Home Election PM Modi responds to Sharif brothers’ congratulations on Indian election triumph

PM Modi responds to Sharif brothers’ congratulations on Indian election triumph

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ISLAMABAD: Indian Prime Minister Narendra Modi on Monday thanked the Sharif brothers for their congratulatory messages on him becoming the premier for a third time.

Modi was sworn in on Sunday at a ceremony attended by leaders from Bangladesh, the Maldives and Sri Lanka. However, China and Pakistan were not present.

Earlier today, Prime Minister Shehbaz Sharif offered a brief congratulations to his counterpart on his re-election, almost a week after the results came in.

“Felicitations to Narendra Modi on taking oath as the prime minister of India,” he posted on X, in the first official comments from Pakistan.

Former PM and PML-N President Nawaz Sharif also congratulated the Indian premier. “Your party’s success in recent elections reflects the confidence of the people in your leadership,” Nawaz said in a post on X.

“Let us replace hate with hope and seize the opportunity to shape the destiny of the two billion people of South Asia,” he added.

Hours later, PM Modi responded to the two, thanking PM Shehbaz for his “good wishes”.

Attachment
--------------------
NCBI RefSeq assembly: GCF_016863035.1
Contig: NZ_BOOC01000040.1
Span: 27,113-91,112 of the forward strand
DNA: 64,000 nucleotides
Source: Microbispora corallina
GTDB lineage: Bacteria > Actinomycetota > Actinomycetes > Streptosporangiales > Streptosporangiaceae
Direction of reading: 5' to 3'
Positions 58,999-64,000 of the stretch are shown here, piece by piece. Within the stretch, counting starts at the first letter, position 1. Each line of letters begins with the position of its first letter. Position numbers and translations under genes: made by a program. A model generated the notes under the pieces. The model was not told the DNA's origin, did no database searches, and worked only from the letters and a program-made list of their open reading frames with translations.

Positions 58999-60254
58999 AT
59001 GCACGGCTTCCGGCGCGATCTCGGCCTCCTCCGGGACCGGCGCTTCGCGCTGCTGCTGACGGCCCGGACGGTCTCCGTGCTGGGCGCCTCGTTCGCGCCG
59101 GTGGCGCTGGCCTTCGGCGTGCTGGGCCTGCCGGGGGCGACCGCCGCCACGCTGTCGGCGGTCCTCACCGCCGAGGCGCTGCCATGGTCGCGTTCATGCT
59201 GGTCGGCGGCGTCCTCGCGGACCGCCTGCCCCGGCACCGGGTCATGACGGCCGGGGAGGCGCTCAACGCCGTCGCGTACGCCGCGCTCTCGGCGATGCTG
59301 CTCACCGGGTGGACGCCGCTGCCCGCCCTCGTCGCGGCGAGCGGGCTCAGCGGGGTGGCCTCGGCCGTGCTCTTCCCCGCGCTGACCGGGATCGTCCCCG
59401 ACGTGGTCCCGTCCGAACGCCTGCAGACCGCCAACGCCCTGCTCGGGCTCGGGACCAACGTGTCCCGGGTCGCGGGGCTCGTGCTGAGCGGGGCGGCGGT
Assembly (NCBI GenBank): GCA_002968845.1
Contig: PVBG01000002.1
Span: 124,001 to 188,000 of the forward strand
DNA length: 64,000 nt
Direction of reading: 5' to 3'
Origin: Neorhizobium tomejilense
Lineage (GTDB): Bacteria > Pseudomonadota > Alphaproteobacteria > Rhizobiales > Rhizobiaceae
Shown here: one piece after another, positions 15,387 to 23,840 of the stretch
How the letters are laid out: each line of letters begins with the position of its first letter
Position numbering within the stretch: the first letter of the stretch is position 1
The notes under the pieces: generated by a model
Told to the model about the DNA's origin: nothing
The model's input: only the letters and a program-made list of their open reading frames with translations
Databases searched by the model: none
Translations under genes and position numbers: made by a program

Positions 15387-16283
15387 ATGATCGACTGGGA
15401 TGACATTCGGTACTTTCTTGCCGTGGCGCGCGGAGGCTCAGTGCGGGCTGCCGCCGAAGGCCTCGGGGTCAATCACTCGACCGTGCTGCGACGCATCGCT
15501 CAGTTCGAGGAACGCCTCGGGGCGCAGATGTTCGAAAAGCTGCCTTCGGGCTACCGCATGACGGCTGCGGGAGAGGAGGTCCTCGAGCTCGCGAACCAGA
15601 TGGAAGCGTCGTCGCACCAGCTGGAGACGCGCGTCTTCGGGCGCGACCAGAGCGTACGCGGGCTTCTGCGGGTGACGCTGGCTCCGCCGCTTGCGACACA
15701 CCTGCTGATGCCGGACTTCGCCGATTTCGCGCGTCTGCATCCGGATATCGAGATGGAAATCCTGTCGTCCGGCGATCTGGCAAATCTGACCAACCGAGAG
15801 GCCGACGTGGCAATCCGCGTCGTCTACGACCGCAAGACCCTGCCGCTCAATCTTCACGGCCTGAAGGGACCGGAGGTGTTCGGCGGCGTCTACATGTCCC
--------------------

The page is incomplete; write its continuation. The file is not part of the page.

To Nawaz, he said: “Appreciate your message Nawaz Sharif. The people of India have always stood for peace, security and progressive ideas. Advancing the well-being and security of our people shall always remain our priority.”

Nawaz had attended the ceremony when Modi became the prime minister for the first time in 2014, a complete rarity in the history of the nuclear-armed nations.

But the neighbours currently have minimal relations and ties have worsened during a decade under Modi, who has ramped up his Hindu nationalist agenda.

Pakistan suspended bilateral trade and downgraded diplomatic ties with New Delhi in 2019, after Modi revoked the limited autonomy of Indian-held Kashmir in a move widely celebrated across India.

PM Shehbaz has previously hinted at wanting to improve ties with India.

But analysts say Pakistan, a sixth of the size of India, has few levers to pull.

Modi’s “election campaign pivoted around anti-Muslim and anti-Pakistan rhetoric”, Zahid Hussain, an opinion writer and author, said in a Dawn op-ed last week.

“Modi’s campaign narrative made it absolutely clear that under his dispensation, the Muslims will be politically disempowered, economically marginalised, and deprived of their constitutional rights,” he said following the vote.